9 Tell-Tale Signs a Deal Is Probably Too Good to Be True

9 Tell-Tale Signs a Deal Is Probably Too Good to Be True
This article is sponsored by Kyco.

Everyone on this planet is just trying to get by. Most of us are fairly decent, hard-working people just trying to make an honest living any way we can. But if we were all like that, well, there’d be no need for me to write this article, would there?

The world is also filled with people who are happy to rip you off for their own gain. It’s a sad reality of life on the third rock from the sun. Luckily, most of the time, these kinds of morally compromised actors tend to leave some fairly obvious breadcrumbs that betray their intentions. 

We’ve partnered with Kyco, an independent Aussie company “dedicated to making household bills fairer for everyone”, to let you know what to watch out for.

A sense of urgency

A simple psychological trick is to give someone a time limit to decide something. Think websites screaming: “Hurry, this deal is only available for three days” or “only available for the first 100 customers who sign up”. This creates the perfect environment for logic to be thrown out the window and emotion-led decision-making to take its place. Kyco reckons it’s simple to offer a long-term deal, so warns that any site or salesperson pressuring you to make a rash decision is probably hiding something and doesn’t have your best interests as a consumer at heart.

A drastic price reduction

Say you want to buy a chair, it looks nice enough, but at $100, you think to yourself, that’s way too steep. And so, you leave it. Now picture the same scenario, but next to that $100 price tag is an $800 price that’s been slashed. All of a sudden you start thinking you’d be a fool not to buy it. But it’s the same chair, nothing has changed. The sad reality is, so many sites use this technique to get you to buy their crap, whether it’s a chair, a mobile phone plan or even health insurance.

The website doesn’t seem secure

When shopping online, always keep an eye out for the ‘https’ and a little padlock icon on the address bar — this is basically telling you there’s a secure connection between you and the site. This isn’t foolproof, as some scammers can find a way around this, but it is a great start in weeding out potentially malicious websites. 

If it’s the first deal you see

Good life advice in general — never go for the first deal you see. Most of the time, prime position is taken up by ads, and not because of a product’s actual worth. For example, if you’re trying to find a cheaper electricity plan, the top deals on comparison websites could be there because the provider pays the site a huge commission, not because they are the best value for money. If searching for something online, scroll past all the ads and get yourself to the organic results, pronto.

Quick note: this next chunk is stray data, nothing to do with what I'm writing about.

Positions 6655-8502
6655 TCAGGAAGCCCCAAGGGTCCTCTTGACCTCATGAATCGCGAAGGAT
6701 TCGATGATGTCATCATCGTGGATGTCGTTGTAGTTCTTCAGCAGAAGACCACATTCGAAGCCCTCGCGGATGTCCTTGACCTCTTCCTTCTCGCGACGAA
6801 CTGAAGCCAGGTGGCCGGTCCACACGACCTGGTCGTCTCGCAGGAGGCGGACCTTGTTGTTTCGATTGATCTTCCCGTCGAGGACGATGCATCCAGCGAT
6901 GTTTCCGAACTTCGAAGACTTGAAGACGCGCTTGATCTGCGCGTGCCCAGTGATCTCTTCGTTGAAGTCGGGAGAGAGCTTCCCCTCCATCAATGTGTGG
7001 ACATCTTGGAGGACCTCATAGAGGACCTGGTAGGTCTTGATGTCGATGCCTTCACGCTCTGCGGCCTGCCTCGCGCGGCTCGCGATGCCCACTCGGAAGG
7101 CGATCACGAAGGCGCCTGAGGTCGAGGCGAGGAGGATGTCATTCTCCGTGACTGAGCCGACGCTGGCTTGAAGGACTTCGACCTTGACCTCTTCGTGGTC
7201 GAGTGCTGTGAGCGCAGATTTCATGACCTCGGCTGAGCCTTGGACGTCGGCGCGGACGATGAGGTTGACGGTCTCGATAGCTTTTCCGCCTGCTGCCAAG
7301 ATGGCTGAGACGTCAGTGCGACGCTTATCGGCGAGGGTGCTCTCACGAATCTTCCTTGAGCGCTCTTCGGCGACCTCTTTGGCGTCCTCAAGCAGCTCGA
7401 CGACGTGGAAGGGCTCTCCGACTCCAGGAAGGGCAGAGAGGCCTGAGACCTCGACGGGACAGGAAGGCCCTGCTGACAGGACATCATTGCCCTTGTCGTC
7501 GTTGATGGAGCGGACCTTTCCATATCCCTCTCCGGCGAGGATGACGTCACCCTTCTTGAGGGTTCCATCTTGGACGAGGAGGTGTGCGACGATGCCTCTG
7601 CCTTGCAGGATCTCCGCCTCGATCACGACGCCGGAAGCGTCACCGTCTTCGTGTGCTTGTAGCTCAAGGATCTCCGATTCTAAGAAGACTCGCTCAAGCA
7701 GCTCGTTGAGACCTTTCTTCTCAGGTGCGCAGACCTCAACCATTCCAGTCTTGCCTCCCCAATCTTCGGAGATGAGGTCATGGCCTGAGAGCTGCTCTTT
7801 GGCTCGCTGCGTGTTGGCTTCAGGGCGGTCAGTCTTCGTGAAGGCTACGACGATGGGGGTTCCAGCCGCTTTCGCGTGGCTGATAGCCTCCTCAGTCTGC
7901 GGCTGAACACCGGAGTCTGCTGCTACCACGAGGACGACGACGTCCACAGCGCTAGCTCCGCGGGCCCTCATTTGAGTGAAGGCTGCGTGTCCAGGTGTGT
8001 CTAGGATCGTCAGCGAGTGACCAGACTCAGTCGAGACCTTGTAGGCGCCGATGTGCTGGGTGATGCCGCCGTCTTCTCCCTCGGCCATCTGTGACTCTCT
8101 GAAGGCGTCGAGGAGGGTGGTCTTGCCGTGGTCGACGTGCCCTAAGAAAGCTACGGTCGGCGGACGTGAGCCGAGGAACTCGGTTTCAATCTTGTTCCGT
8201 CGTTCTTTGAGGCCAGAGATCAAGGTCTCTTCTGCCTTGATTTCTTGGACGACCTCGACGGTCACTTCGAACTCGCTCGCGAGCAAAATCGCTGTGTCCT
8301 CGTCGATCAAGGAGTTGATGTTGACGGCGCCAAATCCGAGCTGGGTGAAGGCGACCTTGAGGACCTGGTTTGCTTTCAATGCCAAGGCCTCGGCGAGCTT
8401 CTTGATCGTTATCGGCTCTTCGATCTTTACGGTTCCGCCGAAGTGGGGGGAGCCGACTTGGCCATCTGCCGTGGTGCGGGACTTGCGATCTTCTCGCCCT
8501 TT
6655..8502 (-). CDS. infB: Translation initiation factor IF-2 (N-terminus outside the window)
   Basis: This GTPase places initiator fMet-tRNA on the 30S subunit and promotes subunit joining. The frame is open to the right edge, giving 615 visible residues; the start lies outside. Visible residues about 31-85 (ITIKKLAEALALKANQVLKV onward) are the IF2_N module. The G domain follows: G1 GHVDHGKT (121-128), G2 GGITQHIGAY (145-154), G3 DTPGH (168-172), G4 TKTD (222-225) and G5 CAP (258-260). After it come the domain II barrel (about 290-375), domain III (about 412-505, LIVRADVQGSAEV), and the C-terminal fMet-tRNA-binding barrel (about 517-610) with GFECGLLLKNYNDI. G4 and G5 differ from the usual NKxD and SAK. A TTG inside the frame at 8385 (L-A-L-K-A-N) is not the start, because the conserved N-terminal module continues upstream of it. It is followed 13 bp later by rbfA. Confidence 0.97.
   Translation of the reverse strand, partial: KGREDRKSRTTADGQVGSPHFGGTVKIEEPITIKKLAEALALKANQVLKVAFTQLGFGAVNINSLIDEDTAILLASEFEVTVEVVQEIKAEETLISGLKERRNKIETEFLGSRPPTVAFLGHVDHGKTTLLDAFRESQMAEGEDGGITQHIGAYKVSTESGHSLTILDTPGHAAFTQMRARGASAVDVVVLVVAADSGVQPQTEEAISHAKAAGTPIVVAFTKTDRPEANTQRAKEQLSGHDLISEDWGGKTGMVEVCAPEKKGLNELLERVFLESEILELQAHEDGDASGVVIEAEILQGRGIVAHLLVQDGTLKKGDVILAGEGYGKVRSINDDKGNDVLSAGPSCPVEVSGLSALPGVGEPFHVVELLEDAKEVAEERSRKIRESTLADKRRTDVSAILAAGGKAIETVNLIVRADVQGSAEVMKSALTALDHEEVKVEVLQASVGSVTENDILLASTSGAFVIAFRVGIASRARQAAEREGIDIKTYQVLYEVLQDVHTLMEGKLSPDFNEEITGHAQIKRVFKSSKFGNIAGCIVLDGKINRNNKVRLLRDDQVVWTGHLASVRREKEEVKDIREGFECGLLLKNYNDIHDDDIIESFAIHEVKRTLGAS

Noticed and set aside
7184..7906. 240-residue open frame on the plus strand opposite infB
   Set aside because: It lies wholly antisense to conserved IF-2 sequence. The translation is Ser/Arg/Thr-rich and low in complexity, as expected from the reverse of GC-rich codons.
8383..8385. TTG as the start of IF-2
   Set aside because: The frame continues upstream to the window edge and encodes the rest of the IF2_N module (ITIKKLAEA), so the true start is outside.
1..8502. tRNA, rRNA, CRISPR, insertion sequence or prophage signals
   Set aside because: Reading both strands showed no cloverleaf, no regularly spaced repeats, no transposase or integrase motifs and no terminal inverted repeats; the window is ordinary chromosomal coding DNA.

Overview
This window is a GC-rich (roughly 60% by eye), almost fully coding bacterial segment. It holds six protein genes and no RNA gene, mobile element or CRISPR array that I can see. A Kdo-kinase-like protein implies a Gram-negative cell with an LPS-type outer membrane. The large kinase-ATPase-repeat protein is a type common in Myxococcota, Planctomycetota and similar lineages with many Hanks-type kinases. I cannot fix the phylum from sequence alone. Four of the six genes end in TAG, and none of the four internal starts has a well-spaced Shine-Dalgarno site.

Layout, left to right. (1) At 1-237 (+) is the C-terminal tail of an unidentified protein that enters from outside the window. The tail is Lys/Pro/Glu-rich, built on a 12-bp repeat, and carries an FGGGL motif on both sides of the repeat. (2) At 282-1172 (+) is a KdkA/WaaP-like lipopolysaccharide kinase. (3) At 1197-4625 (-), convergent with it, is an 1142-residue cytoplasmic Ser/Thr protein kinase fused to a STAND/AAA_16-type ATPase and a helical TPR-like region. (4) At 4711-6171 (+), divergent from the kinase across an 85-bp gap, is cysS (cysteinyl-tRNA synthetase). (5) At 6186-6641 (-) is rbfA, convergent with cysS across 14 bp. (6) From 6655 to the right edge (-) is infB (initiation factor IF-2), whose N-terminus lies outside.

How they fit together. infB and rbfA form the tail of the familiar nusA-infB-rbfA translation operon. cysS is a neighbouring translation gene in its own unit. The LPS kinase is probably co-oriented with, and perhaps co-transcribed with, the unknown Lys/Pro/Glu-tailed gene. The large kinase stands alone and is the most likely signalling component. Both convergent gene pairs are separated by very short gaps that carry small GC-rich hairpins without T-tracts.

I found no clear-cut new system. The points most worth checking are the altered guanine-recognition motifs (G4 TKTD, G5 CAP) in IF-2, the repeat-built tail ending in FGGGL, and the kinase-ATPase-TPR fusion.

If you can’t find any legitimate sounding reviews

If you see a bunch of reviews that all sound a little too similar, or if you can’t find any reviews at all, then take that as a sign, my friend.

If it’s claiming to do all the leg work for you

There’s no such thing as a free lunch or a free ride — keep this in mind when perusing comparison sites that claim to scour the internet for the best deals. What’s in it for them? They’re not just doing it out of the kindness of their hearts. In fact, they often end up costing consumers more money, rather than saving you money, thanks to the big commissions they charge in the process of ‘finding you the best deals’.

For an Aussie-run alternative that will actually save you cash, check out Kyco, who are able to use their mass buying power to secure the best deals for consumers, and are always upfront with what that costs the consumer.

You’re being asked to use odd or non-secure payment methods

Scammers often try to bypass the security that comes with more traditional payment methods such as credit cards and PayPal, and instead ask you to send a wire, bank, or international money transfer, or even things like gift cards. If the way you’re being asked to pay seems a little suss, then think twice before purchasing.

If the pictures look like stock images

Basically, it’s a big ol’ red flag if the pics of your next great deal look like they were copied and pasted straight from a stock image site.

Suspicious links

Whatever you do, don’t go opening links or attachments from random emails or suspicious sites. Always be dubious when asked to click on links or open attachments from unknown persons or websites. If in doubt, type in the website URL directly or search the company name from your browser. 

For more info, check out consumer watchdog sites like Scamwatch and the ACCC.

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At Lifehacker, we independently select and write about stuff we love and think you'll like too. We have affiliate and advertising partnerships, which means we may collect a share of sales or other compensation from the links on this page. BTW – prices are accurate and items in stock at the time of posting.


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